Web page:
The story of how I chanced upon TWG's mooncakes was somehow similar to the plot of a telemovie I watched over the weekend, Big Time In Little Street. It was about some friends hunting for long lost family treasure hidden under a vacant shop. Instead of trespassing, they decided to rent the adjacent shop to sell nasi lemak during the day and gradually tunnelled their way to the treasure at night. The nasi lemak business was poor, much to the disappointment of the wife of the lead character, whom was an aspiring cook and oblivious to the treasure hunt. A writer from Today (yes, the free tabloid that get us queueing every morning) paid a visit and gave good review. The next day saw a long line of customers waiting to try the nasi lemak that reminded the writer of her grandmother's delicious recipe. Business grew and...
Back to TWG, well, I'm not sure if it was an advertorial but the pictures of the black and white Silver Moon Cakes got me intrigued as I flipped through the weekend edition of Today. I must admit that I'm quite jaded by all these glamourized mooncakes over the pass few years and decided that I'd stick to the plain, cheap ones. In fact, I can survive mid-autumn festival without them. Not in the case of rice dumplings though. But somehow, the photo plus the description of the unusual ingredients used resuscitated a breath of enthusiasm towards mooncake in me.
Unlike the movie, I didn't need to beat the crowd to it. Probably because the price was relatively higher and that people were more interested in other fancier flavours. The plan was just to get a piece or two, as a certain website did mention that they do sell the mooncakes individually and at a cheaper price too. Well, neither was true but heck, given all the trouble I took to speed from the Ion Orchard branch (I didn't realise that it is still under construction) to the Takashimaya booth and rushed to catch a bus back to KL, I'd better GET myself some regardless of the price. And I did, a set of 4 which cost me S$48. Oh, they came with forks, knife and a very cool box.
The black, snow-skinned type was called Illumination where the filling consisted of praline custard cream while the traditional salted egg yolk was replaced with a shell of white chocolate encapsulating orange marmalade infused with 1837 Black Tea. The combination of flavours was smart and exquisite. It did look quite unpleasing when left exposed in room temperature, even for a while, but I guess the smooth praline cream made up for that sloppiness.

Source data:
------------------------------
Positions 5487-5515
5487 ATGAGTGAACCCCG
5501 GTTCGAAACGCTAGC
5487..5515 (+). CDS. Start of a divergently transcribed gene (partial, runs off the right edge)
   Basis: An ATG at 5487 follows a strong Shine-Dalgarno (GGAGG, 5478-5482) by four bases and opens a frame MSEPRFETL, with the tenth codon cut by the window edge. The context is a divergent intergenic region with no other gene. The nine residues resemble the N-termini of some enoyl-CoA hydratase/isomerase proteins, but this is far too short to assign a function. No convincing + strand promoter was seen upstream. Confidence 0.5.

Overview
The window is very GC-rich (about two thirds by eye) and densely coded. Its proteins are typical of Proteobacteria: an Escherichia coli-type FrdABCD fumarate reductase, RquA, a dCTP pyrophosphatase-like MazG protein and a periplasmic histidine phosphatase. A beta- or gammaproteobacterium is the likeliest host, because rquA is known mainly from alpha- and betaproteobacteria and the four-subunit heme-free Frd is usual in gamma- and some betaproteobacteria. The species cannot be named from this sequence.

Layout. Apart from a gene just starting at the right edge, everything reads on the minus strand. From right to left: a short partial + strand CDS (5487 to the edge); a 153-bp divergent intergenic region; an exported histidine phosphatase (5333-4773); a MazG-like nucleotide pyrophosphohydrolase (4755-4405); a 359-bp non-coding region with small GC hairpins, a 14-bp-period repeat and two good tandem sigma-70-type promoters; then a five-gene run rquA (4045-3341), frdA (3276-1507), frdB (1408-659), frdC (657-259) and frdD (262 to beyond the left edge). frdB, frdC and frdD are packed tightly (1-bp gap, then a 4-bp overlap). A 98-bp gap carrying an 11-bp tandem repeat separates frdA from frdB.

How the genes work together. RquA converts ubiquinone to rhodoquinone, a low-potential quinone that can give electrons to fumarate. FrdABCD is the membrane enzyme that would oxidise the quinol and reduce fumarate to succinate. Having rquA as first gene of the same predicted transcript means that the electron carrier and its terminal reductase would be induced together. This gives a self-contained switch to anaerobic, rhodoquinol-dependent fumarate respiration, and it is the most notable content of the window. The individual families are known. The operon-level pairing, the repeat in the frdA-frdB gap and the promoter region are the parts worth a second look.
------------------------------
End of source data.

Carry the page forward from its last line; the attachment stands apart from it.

On the other hand, the white, known as Pure, was filled with a chocolate mousse and centered with white chocolate crusted tangy blackcurrant marmalade infused with 1837 White Tea. Very much like Illumination, if you ask me. Both gave a refined texture, be it the skin or the filling. So, in choosing the black or white, I guess it all boils down to the choice of marmalade.
Although I'll be nowhere near durians, I thought it was quite impossible to give the Jade Mountain a miss. So, I got one for XLB to try. The mooncake made up of green tea leaves, Mountain Cat durian paste and a chestnut heart. Yupe, green tea leaves and durian. How weird is that? XLB said that the taste was definitely interesting but sweetness could've been reduced further.
Still left in my fridge is Bliss (so profound), a traditionally baked mooncake with candied orange and caramelized chestnut filling. I'm keeping it for the mid-autumn celebration this Saturday and hopefully, it'll turn out good.
Except for the skin and the construction, I still can't bring myself to associate TWG's creations with mooncakes. Especially when they are comparatively much sweeter. That's not to say that they are unappreciated, of course. On the other hand, think of them as a good alternative to the run of the mill desserts like tiramisu or creme brulee. It'll be great to savour them at TWG's Tea Salon with a nice cup of hot tea. They recommend the Silver Moon Tea.
TWG Tea Salon & Boutique
Takashimaya Department Store
Ngee Ann City, Orchard Road.
Tel: (+65) 6738 1111